Author Topic: Federal Unsub loans - graduating soon  (Read 1149 times)

kimmarg

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Federal Unsub loans - graduating soon
« on: March 16, 2017, 05:36:57 PM »
My spouse and I have approx $50,000 in unsubsidized federal student loans (US) accrued over the past 3 year while my spouse attended graduate school.  Currently that includes appprox $47,000 in principle and $3,000 in interest. The principle is spread amongst 6 different loans (2 per year for the past 3 years) with interest rates of 5.21% and 6.21%.  Graduation is in May. It is my understanding that the interest will capitalize onto the loans once you are no longer in school.  I have approx $3000 in federal tax refund which just arrived. Should I

a) pay the interest only on all the loans before it captializes in May
b) make a $3000 principal payment on the loan with the highest interest rate
c) save the $3000 and use it to make the first few months of loan payments while the student looks for a job
d) other

Thanks!


TreesBikesLove

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Re: Federal Unsub loans - graduating soon
« Reply #1 on: March 16, 2017, 09:11:34 PM »
Congratulations to your spouse! I hope the graduate degree helps them get a job they love and was worth the investment. Mandatory loan repayments will start 6 months after graduation. I suggest paying off those loans ASAP. Student debt is an emergency.

Ebrat

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Re: Federal Unsub loans - graduating soon
« Reply #2 on: March 17, 2017, 08:43:03 AM »
If you pay the interest to avoid it capitalizing, you're leaving more principal to pay interest on, so the next effect is the same. For example (using made up numbers):

Loan 1: $10,000 principal + $1,000 interest
Loan 2: $20,000 principal + $2,000 interest

Pay off the $3,000 in interest, and you're left with $30,000 that will be charged interest. Pay off $1,000 in interest plus $2,000 in principal on Loan 1, and you're left with $30,000 that will be charged interest ($8,000 remaining principal on Loan 1, $20,000 principal on loan 2, and $2,000 capitalized interest on Loan 2).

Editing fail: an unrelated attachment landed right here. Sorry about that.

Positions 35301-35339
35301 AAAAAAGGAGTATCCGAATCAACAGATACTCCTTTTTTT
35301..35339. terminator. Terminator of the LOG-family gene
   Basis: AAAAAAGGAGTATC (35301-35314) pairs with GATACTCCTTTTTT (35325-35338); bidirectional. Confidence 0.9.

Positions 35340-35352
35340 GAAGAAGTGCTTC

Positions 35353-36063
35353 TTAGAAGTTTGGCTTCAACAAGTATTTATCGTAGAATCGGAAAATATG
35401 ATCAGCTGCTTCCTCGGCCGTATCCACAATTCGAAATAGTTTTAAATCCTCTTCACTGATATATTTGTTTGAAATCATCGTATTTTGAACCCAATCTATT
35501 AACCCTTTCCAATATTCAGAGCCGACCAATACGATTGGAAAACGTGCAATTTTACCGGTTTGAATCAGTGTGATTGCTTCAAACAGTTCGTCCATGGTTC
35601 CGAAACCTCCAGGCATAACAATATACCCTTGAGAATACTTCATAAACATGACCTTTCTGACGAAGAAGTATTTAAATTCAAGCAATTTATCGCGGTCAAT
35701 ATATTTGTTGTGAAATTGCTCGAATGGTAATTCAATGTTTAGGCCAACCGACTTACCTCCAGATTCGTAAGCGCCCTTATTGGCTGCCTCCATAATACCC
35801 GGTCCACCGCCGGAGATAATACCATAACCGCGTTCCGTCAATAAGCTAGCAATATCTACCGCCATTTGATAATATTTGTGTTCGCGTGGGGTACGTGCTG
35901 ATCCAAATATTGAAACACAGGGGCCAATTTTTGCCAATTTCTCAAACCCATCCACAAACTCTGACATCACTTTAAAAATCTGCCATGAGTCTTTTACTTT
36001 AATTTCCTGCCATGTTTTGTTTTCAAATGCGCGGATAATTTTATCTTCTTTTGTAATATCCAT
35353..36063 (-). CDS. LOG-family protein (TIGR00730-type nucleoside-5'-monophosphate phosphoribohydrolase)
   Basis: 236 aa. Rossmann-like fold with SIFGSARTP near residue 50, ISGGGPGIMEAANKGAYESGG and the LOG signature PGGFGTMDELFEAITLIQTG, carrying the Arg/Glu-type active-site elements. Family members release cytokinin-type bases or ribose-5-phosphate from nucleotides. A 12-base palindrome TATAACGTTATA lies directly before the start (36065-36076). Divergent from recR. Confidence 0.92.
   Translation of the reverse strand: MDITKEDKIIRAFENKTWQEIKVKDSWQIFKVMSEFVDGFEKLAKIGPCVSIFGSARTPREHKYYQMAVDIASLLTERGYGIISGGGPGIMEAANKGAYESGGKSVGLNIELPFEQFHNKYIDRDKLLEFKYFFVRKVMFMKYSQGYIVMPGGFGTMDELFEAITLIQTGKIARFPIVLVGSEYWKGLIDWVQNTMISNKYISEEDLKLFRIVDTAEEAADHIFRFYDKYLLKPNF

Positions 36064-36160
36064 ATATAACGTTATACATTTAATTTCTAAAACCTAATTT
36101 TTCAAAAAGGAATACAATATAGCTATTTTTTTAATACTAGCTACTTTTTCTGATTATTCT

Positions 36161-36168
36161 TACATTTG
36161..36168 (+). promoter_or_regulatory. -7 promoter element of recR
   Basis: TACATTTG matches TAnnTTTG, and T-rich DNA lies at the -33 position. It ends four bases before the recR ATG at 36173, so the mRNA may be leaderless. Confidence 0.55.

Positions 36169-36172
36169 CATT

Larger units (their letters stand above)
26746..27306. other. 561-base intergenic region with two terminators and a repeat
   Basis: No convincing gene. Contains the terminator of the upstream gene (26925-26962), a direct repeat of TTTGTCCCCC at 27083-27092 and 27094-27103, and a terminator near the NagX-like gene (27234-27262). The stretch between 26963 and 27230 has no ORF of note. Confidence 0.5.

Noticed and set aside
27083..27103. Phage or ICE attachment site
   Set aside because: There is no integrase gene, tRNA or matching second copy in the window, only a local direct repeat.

So my recommendation would be to put it toward the highest interest loan, assuming you anticipate being able to make the payments when they start in November. Also, I'd adjust your withholdings so you don't get such a big refund next year :)

kimmarg

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Re: Federal Unsub loans - graduating soon
« Reply #3 on: March 18, 2017, 03:12:40 AM »
If you pay the interest to avoid it capitalizing, you're leaving more principal to pay interest on, so the next effect is the same. For example (using made up numbers):

Loan 1: $10,000 principal + $1,000 interest
Loan 2: $20,000 principal + $2,000 interest

Pay off the $3,000 in interest, and you're left with $30,000 that will be charged interest. Pay off $1,000 in interest plus $2,000 in principal on Loan 1, and you're left with $30,000 that will be charged interest ($8,000 remaining principal on Loan 1, $20,000 principal on loan 2, and $2,000 capitalized interest on Loan 2).

So my recommendation would be to put it toward the highest interest loan, assuming you anticipate being able to make the payments when they start in November. Also, I'd adjust your withholdings so you don't get such a big refund next year :)

Thank you, that clarifies things. In my head somehow the interest capitalizing was this horrible thing. I think we'll just go ahead and put the payment on the highest interest rate loan.  We did make a principle payment on one of the loans last year too.   I'm not too worried about making the payments in 6 months. Plan is to put 100% of teh new salary on the loan. If there's no job by then (unlikely) we will not need $900/month in daycare if we have one person not working so either way we will have the money.

Given we'll become two incomes I'm not sure how to change the widholding to work out with no idea of the second income. $2000 of the refund was the student credit so that will go away. Last year I used the IRS calculator and got that I needed 20 exemptions. I chickened out putting that in when all my coworkers said that must be wrong.

kimmarg

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Re: Federal Unsub loans - graduating soon
« Reply #4 on: March 18, 2017, 03:28:37 AM »
Congratulations to your spouse! I hope the graduate degree helps them get a job they love and was worth the investment.

So do I!! We have a deal though. No running off to join the circus until the loans are paid off...gotta stick with this career at least that long! ;)